German pilots’ union calls strike against Ryanair
German pilots’ union calls strike against Ryanair
Pilots “announce a strike at Ryanair,” the Cockpit union posted on Twitter.
They aim “to force the start of talks to create employment and pay conditions for Ryanair pilots in line with the market,” the union said in a statement.
“From this moment on strike measures could happen at any time,” except during the Christmas period between December 23 and 26, the statement said.
Ryanair had a “last chance” to avoid strikes by immediately coming to the negotiating table, union president Ilja Schulz said.
Unions have long complained that no-frills Ryanair does not offer pilots pay and conditions up to standards elsewhere in the aviation industry.
German prosecutors searched offices belonging to the carrier at six airports last year, part of an investigation into possible tax evasion and withholding salaries against two British temp agencies that supply the Irish airline with self-employed pilots.
In its statement, Cockpit claimed pilots were leaving the airline “in droves” for the better conditions offered by other carriers, leaving Ryanair with a shortage of aircrew.
Italian pilots for the Irish carrier have already set dates for strike action, while Irish and Portuguese aviators have announced unspecified industrial action.
Ryanair said last week that it would “ignore” the Italian pilots’ move, saying its staff rarely heeded calls to walk out.
The airline could not immediately be reached for comment about the German strike plans.
With its more than 9,400 members in Germany, Cockpit was able to squeeze a pay, pensions and jobs deal out of mammoth carrier Lufthansa earlier this year, after repeated walkouts between 2014 and 2016 cost the group around 450 million euros ($530 million).
Apple Watch, FitBit could feel cost of US tariffs
SAN FRANCISCO: The latest round of US tariffs on $200 billion of Chinese goods could hit the Apple Watch, health trackers, streaming music speakers and other accessories assembled in China, government rulings on tariffs show.
The rulings name Apple Inc’s watch, several Fitbit Inc. activity trackers and connected speakers from Sonos Inc. While consumer technology’s biggest sellers such as mobile phones and laptops so far have faced little danger of import duties, the rulings show that gadget makers are unlikely to be spared altogether and may have to consider price hikes on products that millions of consumers use every day.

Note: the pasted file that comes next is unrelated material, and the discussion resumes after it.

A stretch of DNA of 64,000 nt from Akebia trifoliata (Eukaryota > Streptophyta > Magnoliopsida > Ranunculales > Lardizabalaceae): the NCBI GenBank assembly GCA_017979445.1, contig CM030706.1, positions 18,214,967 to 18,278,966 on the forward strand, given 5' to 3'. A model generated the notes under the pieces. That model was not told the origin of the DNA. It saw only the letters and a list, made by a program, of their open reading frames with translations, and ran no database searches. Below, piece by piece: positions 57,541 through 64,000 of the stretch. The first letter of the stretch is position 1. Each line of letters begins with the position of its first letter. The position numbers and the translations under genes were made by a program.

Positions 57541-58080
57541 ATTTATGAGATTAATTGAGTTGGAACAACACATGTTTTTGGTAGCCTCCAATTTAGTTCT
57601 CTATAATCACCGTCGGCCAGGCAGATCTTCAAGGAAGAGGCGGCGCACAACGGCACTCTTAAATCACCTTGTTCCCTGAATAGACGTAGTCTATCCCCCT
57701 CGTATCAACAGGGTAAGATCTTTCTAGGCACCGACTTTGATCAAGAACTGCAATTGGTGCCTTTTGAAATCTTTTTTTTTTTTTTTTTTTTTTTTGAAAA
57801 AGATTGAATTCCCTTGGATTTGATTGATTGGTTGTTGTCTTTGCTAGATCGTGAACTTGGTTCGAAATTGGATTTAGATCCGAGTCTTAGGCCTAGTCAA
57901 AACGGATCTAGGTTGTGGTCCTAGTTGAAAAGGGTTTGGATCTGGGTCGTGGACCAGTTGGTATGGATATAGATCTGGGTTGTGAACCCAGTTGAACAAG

The devices have all been determined by US Customs and Border Patrol officials to fall under an obscure subheading of data transmission machines in the sprawling list of US tariff codes. And that particular subheading is included in the more than 6,000 such codes in President Donald Trump’s most recent round of proposed tariffs released earlier this month.
That $200 billion list of tariffs is in a public comment period. But if the list goes into effect this fall, the products from Apple, Fitbit and Sonos could face a 10 percent tariff.
The specific products listed in customs rulings are the original Apple Watch; Fitbit’s Charge, Charge HR and Surge models; and Sonos’s Play:3, Play:5 and SUB speakers.
All three companies declined to comment on the proposed tariff list. But in its filing earlier this month to become a publicly traded company, Sonos said that “the imposition of tariffs and other trade barriers, as well as retaliatory trade measures, could require us to raise the prices of our products and harm our sales.”
The New York Times has reported that Trump told Apple CEO Tim Cook during a meeting in May that the US government would not levy tariffs on iPhones assembled in China, citing a person familiar with the meeting.
“The way the president has been using his trade authority, you have direct examples of him using his authority to target specific products and companies,” said Sage Chandler, vice president for international trade policy at the Consumer Technology Association.
The toll from tariffs on the gadget world’s smaller product lines could be significant. Sonos and Fitbit do not break out individual product sales, but collectively they had $2.6 billion in revenue last year. Bernstein analyst Toni Sacconaghi estimates that the Apple Watch alone will bring in $9.9 billion in sales this year, though that estimate includes sales outside the United States that the tariff would not touch.
It is possible that the products from Apple, Fitbit and Sonos no longer fall under tariff codes in the $200 billion list, trade experts said. The codes applied to specific products are only public knowledge because their makers asked regulators to rule on their proper classification. And some of the products have been replaced by newer models that could be classified differently.
But if companies have products whose tariff codes are on the list, they have three options, experts said: Advocate to get the code dropped from the list during the public comment period, apply for an exclusion once tariffs go into effect, or try to have their products classified under a different code not on the list.
The last option could prove difficult due to the thousands of codes covered, said one former US trade official.